“so they might prioritize getting more clients over taking good care of your money.” It looks like you’re agreeing with the comment, it seems like you’re not even paying attention.

          How do you suppose they get more clients by taking bad care of your money? Great referrals of how bad you are?

  12. What’s his advice for someone without a job, whose career was prematurely cut short and got cheated out of money?

    • That’s a loaded question if I’ve ever seen one! Still, I’ll bite.

      I would say that the advice is the same, except that person needs to worry first about getting their income up. You can’t do any of those things without money. Check out Dave Ramsey’s 7 Baby Steps, they are very similar to the author of Dilbert’s list, and they don’t change based on circumstances. Neither should Scott Adams’ list.

  13. Two other things I’d like to add to this that most people don’t know.

    1) Get tax software. If you have to, pay for it, but there is software such as Studio Tax for Canadians that is legitimately free for use (sorry, rest of the world…I don’t know of any other examples). There are often deductions and things you can claim just by using the software that you may not know about otherwise.

    2) Visit your library. On occasion, tax planners and preparers offer free seminars at libraries as a means of generating business. You might find your tax planner there, or at least get a few pointers along the way.

  14. Thanks Matt for this round up! It’s a great short-list of rules, clear and direct advice within less than 150 words. Without any special situation, anyone can implement this framework.

  15. Read the intelligent investor by Benjamin Graham (Buffets Mentor) and before you buy any funds remember if you buy an index fund you have to accept that you will be committed to staying with dog shares such as enron / tesco till the bitter end.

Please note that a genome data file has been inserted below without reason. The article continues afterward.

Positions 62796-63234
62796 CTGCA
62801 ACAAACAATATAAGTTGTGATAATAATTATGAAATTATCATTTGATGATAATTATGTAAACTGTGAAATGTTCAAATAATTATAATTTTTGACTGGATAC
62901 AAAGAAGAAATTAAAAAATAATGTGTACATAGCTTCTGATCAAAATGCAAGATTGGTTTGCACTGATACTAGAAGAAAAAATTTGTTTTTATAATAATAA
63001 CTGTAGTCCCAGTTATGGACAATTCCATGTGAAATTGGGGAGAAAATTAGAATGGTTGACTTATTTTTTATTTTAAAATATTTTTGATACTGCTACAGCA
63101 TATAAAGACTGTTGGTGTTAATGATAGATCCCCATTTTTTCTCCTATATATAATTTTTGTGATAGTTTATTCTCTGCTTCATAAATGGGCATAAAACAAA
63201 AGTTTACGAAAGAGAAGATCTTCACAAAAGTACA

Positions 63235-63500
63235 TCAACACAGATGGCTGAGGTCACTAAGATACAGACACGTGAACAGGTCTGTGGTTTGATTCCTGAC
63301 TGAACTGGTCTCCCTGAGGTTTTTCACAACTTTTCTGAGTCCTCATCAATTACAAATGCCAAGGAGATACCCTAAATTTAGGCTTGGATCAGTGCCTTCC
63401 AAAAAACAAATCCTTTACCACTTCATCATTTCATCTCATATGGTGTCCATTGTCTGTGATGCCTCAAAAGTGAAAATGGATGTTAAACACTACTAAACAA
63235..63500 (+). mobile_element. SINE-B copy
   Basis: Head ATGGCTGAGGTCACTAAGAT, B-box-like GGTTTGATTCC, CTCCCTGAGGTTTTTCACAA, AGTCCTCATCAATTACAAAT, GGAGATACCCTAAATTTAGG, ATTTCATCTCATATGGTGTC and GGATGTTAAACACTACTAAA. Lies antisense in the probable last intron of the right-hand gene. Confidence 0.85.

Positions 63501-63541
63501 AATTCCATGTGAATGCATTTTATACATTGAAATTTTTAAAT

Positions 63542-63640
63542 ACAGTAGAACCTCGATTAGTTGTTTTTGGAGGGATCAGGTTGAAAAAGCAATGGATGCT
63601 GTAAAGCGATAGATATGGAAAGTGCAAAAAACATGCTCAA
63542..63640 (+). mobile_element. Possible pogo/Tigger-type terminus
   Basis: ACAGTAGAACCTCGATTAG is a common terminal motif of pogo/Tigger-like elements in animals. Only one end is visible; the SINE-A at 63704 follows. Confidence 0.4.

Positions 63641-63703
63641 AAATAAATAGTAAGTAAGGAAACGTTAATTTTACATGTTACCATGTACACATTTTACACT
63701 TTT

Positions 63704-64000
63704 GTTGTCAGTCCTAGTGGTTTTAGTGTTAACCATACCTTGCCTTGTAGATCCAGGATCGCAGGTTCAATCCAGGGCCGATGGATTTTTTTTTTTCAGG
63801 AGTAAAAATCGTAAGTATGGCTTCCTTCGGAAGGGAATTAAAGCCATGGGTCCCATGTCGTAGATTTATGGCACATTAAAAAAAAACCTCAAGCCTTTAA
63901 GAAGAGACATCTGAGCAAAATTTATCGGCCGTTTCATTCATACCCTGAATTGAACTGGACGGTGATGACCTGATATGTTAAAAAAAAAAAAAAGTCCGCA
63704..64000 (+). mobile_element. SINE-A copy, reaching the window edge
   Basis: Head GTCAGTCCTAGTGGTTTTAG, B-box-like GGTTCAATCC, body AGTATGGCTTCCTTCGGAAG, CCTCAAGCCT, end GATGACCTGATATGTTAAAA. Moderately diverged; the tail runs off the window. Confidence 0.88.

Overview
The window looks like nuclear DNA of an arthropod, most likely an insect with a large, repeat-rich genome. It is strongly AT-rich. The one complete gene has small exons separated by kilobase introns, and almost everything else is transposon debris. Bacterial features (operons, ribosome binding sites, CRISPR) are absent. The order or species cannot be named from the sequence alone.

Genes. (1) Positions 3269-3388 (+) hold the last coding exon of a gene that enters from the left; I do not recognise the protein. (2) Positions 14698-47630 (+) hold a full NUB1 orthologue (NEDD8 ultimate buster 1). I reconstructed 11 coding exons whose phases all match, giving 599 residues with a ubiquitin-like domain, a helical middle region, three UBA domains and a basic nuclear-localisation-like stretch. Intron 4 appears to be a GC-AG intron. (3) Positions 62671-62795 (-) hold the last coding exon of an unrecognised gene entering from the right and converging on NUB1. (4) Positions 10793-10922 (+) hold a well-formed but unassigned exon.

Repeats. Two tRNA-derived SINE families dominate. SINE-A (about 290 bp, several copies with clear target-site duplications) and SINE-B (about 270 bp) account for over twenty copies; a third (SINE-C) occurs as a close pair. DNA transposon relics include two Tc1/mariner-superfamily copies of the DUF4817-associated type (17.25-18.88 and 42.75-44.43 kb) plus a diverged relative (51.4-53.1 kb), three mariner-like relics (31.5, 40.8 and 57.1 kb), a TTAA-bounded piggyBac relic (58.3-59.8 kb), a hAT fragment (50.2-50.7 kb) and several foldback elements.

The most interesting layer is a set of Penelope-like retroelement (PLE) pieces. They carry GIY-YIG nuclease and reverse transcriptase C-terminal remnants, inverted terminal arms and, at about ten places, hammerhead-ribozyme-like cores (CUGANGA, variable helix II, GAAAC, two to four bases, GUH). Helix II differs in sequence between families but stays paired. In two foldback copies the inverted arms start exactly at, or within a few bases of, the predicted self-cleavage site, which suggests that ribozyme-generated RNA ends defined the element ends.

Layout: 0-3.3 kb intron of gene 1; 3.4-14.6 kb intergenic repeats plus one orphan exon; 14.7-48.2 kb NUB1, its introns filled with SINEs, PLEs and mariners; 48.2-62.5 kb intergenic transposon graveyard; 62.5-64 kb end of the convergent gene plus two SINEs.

One of my IT’s (Investment companies for the USA) read the writing on the wall and dumped tesco before then crash no FTSE 100 index fund is ever going to over take it now just from that one stock pick.

  16. Not strictly financial, but something important that goes along with making a will. Make a living will a part of your financial will. Otherwise your savings may be drained at end of life by persons/entities seeking to keep you alive at all costs. If that’s something you want, fine. But be aware that it happens.

  17. These are time tested advice that every one should apply and implement in their own lives.

  18. This is a very good advice. I do make some financial plan for my money, but sometimes I fail to stick on it 🙁

    But thanks anyway for the list 🙂

  19. Thank you Matt for summarizing the Adams Book. Actually speaking, these are great point. And of course the first point is very important “will” to do it.

  20. I’m going to be buying a home in a few months. I need to have a bigger place to raise my family. I’m going to have to take out a home loan, but I have obviously never done this before. I want to talk to a financial adviser before I do anything. That way, I can know exactly what I am getting into.